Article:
Importantly, Canada, including the NWT, is widely considered more attractive from both a geopolitical and investment risk perspective, when compared with many other large diamond producing countries. As a foreign investor, how safe is capital investment in Angola? Democratic Republic of Congo? Russia? Canada is one of the few large diamond producers with exploration potential, rule of law, infrastructure, technical expertise, and efficient capital markets.
Owing to the challenging nature of diamond prospecting, the exploration team is the most valuable asset an exploration enterprise possesses. The team needs to have a good understanding of the geology and chemistry of the prospective region, patience, and access to capital. One of the obvious, yet overlooked issues from investors is the need for continued land acquisition while following indicator trains. Sometimes, the prospective land will only be available in the future, if at all.
Gahcho Kué - Demonstrating significant potential
Evaluation of Gahcho Kué diamond-bearing kimberlites began in 1995, and is currently advancing through the regulatory process. Gahcho Kué is a joint venture between De Beers Canada Inc. and Mountain Province Diamonds Inc., and is located at Kennady Lake, in the southeast of the Slave Craton, approximately 150 km southeast of the Ekati and Diavik mines and 80 km east of Snap Lake in the NWT.
The Gahcho Kué project consists of four diamond-bearing kimberlites, with an aggregate resource estimate of 33.8 million tonnes of ore containing 56.5 million carats yielding a grade of 1.67 carats per tonne indicated, and an additional 11.3 million tonnes of ore containing 18.5 million carats inferred.
Zimtu believes interest is returning to diamonds. Canada, with increasing rough diamond prices, improved glacial understanding, and advancements in exploration techniques should attract investment for diamond exploration. Though not all-inclusive, we have attached a list of US and Canadian publicly traded diamond companies (Table 5).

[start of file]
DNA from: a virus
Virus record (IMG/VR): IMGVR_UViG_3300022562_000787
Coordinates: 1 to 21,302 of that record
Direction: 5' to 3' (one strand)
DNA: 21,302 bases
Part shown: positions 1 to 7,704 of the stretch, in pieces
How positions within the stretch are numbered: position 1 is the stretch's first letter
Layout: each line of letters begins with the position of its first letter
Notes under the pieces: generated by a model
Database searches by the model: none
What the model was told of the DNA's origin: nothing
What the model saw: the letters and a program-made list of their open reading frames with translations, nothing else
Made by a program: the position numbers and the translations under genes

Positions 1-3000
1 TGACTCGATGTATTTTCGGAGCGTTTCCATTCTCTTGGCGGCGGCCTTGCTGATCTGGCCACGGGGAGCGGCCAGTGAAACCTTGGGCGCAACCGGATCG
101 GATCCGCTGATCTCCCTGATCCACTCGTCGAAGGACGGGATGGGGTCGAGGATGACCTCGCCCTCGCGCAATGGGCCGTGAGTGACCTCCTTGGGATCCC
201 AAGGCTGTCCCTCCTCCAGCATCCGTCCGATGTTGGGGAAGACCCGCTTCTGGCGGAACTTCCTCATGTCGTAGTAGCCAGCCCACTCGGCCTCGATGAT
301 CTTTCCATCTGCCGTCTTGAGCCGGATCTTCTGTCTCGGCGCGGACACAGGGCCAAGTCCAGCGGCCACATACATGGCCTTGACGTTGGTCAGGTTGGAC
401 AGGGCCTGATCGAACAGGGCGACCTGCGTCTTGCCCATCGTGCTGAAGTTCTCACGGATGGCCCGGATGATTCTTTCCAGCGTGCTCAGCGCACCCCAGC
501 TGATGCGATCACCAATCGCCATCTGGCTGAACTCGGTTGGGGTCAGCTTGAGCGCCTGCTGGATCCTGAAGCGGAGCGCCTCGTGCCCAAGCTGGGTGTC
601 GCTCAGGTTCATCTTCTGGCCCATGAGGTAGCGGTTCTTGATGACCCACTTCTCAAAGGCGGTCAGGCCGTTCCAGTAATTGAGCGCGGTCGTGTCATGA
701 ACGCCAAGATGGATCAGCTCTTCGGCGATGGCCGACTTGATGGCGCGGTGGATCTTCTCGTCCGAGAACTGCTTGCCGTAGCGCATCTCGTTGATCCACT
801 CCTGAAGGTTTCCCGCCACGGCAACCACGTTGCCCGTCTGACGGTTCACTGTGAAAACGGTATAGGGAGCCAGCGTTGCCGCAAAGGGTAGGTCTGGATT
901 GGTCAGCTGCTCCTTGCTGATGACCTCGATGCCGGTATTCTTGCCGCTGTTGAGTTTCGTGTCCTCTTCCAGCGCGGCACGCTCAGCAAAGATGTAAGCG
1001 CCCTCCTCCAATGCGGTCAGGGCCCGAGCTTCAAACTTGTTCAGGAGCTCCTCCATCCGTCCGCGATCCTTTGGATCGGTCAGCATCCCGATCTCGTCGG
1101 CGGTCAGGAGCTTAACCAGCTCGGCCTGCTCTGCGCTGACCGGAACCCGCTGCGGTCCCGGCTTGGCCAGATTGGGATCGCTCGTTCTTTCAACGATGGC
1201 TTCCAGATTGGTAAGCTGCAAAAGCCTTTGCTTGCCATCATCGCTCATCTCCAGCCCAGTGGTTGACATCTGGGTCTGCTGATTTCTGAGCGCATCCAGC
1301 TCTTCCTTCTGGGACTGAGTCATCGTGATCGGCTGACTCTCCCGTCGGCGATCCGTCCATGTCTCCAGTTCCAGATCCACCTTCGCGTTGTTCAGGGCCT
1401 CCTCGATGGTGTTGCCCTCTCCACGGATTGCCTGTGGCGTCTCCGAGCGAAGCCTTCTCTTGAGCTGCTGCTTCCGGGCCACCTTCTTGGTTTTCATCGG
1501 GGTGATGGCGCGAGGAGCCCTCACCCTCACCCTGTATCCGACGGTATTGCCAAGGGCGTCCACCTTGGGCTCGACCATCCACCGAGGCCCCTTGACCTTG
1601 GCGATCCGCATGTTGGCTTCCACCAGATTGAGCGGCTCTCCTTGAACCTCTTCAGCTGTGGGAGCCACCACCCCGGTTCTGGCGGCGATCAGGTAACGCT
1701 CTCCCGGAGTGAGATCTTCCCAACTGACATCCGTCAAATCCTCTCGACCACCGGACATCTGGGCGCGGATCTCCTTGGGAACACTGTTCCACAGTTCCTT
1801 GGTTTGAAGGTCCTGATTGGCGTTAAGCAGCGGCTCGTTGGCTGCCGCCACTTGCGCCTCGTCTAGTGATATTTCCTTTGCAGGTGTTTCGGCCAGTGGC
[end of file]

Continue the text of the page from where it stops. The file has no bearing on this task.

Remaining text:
Source: Stockwatch and Company websites
The inherent risks associated with diamond exploration and development can be a significant hurdle to overcome for potential investors. Arguably, diamond prospecting is the most challenging form of exploration; and even when diamonds are found, there is no guarantee of success. In fact, most diamond explorers have market values below $10 million. However, as can be seen from the table above, market capitalisation increases substantially as risk diminishes. All else being equal, this demonstrates a significant risk-reward trade-off.
For these reasons, potential investors comfortable making high-risk investments into diamond exploration should focus on risk minimization rather than return maximization. In general, there should be a bias toward:
- Diversification - both within the industry, from exploration to production, and at the company level
- Geography - districts that contain proven economic diamond deposits may host potential clusters of diamond-bearing kimberlite, and existing infrastructure
- Geopolitical risk - much of the global mined diamond production comes from nations that carry substantial market risk.
- Experienced exploration teams - that have a strong technical and financial background.
Investing in a basket of companies (production, development projects, and exploration), operating in prospective regions with existing production, and strong technical backgrounds could capture upside diamond price movements as demand continues to grow in developing Asia. As always, potential investors are advised to consult their financial advisor first.
Disclosure: The author has no positions in any stocks mentioned, and no plans to initiate any positions within the next 72 hours. The author wrote this article themselves, and it expresses their own opinions. The author is not receiving compensation for it. The author has no business relationship with any company whose stock is mentioned in this article.